" In our lawsuit challenging the Louisiana Governor's Program on Abstinence's religious use of government funds, we came across numerous examples ranging from discussions of the virgin birth [of Jesus] to purchasing Bibles to prayer vigils at abortion clinics," Jaya Ramji of the ACLU's Reproductive Freedom Project, told Church & State. "We found evidence of promotion of specific religious messages by the GPA and its grantees in official GPA documents, in monthly reports submitted by grantees, and even in grantees' funding proposals and proposed curriculums."
Supporters of church-state separation and those who worry about replacing effective programs with an untested "faith-based" approach fear that history may be about to repeat itself as the federal government increases tax funding for marriage-improvement programs.
" We have already seen the triumph of ideology over research in the refusal to admit that teen sex-education programs which combine abstinence or resistance messages with contraceptive information are more effective than abstinence-only programs," said Coontz. "And knowing something about the prevalence of problems such as addiction, infidelity, and domestic violence among impoverished populations, I worry a lot about marriage preparation and counseling programs being conducted by people who have an across-the board moral condemnation of divorce, or who see unwed motherhood as so immoral that they would advise a woman to marry the father of her child under almost any circumstance."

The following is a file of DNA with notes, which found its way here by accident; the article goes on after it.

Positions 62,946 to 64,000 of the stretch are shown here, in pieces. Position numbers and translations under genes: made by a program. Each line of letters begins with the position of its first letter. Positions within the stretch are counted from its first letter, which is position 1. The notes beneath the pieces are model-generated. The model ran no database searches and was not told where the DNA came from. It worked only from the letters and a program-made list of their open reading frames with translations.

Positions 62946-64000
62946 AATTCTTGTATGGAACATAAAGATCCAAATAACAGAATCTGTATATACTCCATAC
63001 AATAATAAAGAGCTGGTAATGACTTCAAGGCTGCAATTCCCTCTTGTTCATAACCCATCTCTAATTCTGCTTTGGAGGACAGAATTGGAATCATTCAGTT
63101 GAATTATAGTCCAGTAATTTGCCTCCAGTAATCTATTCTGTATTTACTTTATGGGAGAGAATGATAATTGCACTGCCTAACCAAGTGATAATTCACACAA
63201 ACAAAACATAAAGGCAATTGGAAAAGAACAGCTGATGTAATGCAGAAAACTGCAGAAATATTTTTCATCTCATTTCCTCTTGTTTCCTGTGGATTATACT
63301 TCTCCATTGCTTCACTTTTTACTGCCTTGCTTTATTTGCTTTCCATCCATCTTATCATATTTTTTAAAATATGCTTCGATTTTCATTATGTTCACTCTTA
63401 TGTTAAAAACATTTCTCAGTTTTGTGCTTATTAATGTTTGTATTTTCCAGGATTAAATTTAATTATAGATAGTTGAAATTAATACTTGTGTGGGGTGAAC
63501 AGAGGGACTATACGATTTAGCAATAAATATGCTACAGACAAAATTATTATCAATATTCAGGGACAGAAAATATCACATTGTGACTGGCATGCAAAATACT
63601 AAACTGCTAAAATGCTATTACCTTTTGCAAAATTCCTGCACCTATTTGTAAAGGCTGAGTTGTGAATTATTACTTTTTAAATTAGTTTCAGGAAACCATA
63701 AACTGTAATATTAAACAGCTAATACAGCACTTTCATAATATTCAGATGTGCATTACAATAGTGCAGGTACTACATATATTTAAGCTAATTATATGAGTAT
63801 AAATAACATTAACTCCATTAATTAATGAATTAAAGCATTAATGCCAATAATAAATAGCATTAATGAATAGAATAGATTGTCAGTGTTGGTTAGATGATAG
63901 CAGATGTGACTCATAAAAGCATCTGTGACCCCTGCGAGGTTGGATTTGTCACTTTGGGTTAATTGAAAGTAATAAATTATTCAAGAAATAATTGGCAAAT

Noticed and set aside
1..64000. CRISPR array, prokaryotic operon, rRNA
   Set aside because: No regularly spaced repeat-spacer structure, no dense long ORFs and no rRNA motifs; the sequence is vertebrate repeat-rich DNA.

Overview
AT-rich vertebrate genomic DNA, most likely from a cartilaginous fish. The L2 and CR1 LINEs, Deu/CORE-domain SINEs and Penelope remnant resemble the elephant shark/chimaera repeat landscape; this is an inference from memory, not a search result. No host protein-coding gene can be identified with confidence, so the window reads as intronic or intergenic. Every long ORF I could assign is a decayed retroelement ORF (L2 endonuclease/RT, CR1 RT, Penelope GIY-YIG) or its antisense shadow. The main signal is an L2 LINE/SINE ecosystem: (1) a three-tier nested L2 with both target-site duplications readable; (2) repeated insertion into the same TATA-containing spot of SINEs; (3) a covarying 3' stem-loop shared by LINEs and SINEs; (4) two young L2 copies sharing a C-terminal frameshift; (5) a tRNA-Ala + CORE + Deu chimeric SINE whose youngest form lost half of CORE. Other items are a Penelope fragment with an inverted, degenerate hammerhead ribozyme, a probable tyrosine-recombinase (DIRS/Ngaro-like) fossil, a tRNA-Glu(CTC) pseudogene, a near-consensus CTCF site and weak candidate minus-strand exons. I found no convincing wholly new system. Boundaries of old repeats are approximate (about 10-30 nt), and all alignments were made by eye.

Continued Coontz, "We tried a faith-based substitute for government programs before, in the late 19th century, and it led to some terrible abuses in the treatment of immigrants, African-Americans and working women who violated the reformers' views about the proper role of women."
Americans United Executive Director Barry W. Lynn agreed that the new approach is troublesome.
" The Bush administration seems convinced that every social problem can be fixed by knocking holes in the wall of separation between church and state and throwing large amounts of taxpayer money at houses of worship," Lynn said. "Houses of worship undoubtedly have something to say about marriage, but that's no reason to encourage them to run religious programs on the taxpayer's dime. The American people should not say 'I do' to this scheme."